You Might Be a Blobster If...

If you find yourself defining anything other than military action as “inaction” or “doing nothing,” you might be a Blobster.

Bob Wright does a good job of working out a detailed definition of what critics of the foreign policy “Blob” mean when they talk about it. His list of the “inclinations exhibited by blobsters” covers most of what I would include: threat inflation, Manichaeism, American exceptionalism, meddling, naïve do-goodism, and hypocrisy when it comes to international laws and norms. I would add four more related assumptions that the typical member of the “Blob” takes for granted.

1) If you think that the U.S. is the “indispensable nation” and therefore must involve itself in virtually every quarrel all around the world, you might be a Blobster.

2) If you find yourself defining anything other than military action as “inaction” or “doing nothing,” you might be a Blobster. See the debate over U.S. Syria policy for the most obvious examples.

3) If you tend to characterize any military withdrawal anywhere as evidence of America’s “turning inward” or “isolationist streak,” you are definitely a Blobster. Just think back to the arguments over withdrawing from Afghanistan to get an idea of what I mean.

4) If you believe that the U.S. only acts defensively in the world and that it is never responsible for provoking hostility from other states and peoples, you are a Blobster.

These assumptions make it very difficult to set realistic goals and to devise appropriate policies to reach them. The belief in American indispensability makes it difficult if not impossible for the U.S. to set priorities and stick with them, because it is constantly flitting off in different directions in an attempt to “put out” (i.e., fuel) the latest brushfire somewhere. The faulty definition of action means that the U.S. tends to rely on military options far too often and entangle itself in too many armed conflicts. The resistance to withdrawal under any circumstances makes it difficult to cut losses and admit failure no matter how obvious that failure may be. The absurd belief that ending a given war has something to do with embracing “isolationism” or “turning inward” keeps the U.S. at war in too many places for far too long when a smart strategy would have liquidated that commitment much earlier.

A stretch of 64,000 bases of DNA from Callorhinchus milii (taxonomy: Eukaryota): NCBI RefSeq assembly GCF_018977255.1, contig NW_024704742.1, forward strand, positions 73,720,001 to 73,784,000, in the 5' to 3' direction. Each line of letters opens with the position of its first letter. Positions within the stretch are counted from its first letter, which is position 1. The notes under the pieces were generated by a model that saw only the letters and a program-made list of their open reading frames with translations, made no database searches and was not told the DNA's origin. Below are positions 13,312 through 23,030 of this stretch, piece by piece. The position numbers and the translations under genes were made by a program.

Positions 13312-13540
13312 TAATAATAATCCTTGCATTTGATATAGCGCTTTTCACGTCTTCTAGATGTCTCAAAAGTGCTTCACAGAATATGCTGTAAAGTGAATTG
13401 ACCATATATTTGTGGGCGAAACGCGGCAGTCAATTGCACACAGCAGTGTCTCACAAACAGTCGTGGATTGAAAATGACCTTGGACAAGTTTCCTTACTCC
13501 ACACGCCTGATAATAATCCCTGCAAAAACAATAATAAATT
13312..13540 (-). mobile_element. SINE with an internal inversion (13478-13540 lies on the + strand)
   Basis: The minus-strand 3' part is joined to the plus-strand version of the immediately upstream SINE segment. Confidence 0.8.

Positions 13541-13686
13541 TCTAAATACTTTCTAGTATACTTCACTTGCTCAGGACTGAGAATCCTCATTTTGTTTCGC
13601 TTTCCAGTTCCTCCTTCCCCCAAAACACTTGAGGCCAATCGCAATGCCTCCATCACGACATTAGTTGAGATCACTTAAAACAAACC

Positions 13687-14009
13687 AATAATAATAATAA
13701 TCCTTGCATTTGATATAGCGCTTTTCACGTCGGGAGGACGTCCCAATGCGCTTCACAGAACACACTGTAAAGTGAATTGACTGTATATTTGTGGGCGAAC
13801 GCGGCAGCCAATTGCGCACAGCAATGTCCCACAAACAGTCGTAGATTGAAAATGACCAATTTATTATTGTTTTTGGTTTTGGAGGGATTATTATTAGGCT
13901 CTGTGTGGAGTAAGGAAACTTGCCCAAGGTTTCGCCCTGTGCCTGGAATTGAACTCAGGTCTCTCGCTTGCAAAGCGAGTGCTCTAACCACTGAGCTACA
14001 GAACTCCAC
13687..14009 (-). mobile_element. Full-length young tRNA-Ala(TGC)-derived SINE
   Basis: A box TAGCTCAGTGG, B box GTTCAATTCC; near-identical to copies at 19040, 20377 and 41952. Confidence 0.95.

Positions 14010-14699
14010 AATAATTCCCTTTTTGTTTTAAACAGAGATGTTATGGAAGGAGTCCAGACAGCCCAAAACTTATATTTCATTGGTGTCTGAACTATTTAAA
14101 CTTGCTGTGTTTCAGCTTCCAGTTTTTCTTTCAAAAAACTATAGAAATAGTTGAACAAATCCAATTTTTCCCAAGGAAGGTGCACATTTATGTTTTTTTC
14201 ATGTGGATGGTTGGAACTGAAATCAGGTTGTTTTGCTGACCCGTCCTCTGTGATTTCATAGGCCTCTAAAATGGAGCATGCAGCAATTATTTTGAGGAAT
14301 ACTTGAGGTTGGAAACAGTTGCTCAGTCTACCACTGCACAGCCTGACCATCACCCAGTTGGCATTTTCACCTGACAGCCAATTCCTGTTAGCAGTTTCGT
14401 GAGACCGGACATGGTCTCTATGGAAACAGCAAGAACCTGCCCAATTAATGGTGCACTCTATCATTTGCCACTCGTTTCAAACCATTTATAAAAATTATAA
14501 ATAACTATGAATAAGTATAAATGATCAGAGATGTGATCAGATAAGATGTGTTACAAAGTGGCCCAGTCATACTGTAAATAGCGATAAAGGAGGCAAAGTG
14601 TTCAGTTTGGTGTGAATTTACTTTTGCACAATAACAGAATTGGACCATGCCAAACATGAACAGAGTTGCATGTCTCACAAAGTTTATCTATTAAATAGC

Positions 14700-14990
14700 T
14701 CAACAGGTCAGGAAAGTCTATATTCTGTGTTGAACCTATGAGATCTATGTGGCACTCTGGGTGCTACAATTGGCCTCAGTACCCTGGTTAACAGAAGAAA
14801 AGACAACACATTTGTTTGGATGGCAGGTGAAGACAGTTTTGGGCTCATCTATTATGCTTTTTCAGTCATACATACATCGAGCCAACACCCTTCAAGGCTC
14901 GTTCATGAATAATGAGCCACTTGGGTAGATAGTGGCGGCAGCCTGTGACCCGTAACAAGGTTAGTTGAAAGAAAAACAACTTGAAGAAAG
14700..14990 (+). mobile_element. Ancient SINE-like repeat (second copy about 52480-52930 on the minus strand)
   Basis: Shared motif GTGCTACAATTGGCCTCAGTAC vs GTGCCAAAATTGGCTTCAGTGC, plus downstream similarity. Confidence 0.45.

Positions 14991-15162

The false belief that the U.S. never commits aggression makes our leaders too quick to endorse military intervention and it blinds our policymakers to the harmful effects of our interventions. The unwillingness to acknowledge our policies’ role in stoking anti-American hostility leads to mistaken conclusions that other nations are opposed to us because of who we are rather than because of what we have done to them, and that usually creates impediments to diplomatic engagement and normal relations.

As Wright says, the “Blob” “is a grave threat to America’s and the world’s future,” and the reason why it is such a threat is that it encourages and reinforces these destructive habits in policymaking that produce horrific results in many countries. That brings us to one more characteristic of the “Blob” that is the most dangerous because it is the hardest to change: an ingrained aversion to admitting error and learning from it.

Any group of policymakers and analysts is bound to get things wrong, sometimes badly wrong. When you have an unaccountable class that never pays any professional price for plunging the country into disasters, the incentive to learn from past errors is weak. This practically guarantees that they will keep making the same errors based on the same faulty assumptions. When core assumptions are treated as if they were articles of faith rather than something that can be tested and improved, learning from past errors becomes a danger to be avoided.

When members of the “Blob” defend their record, they usually do so by bracketing their biggest, most destructive errors as “mistakes” that supposedly don’t tell us anything about the merits of their core assumptions. What we need to remember is that those “mistakes” are really crimes and those crimes stem from the hubris, groupthink, and militarism of the people that advocated for them. It is not enough for them to acknowledge the “mistake” and then go back to business as usual, because they will simply apply the same hubris, groupthink, and militarism to the next country on the list of places to be “shaped” by our “leadership.”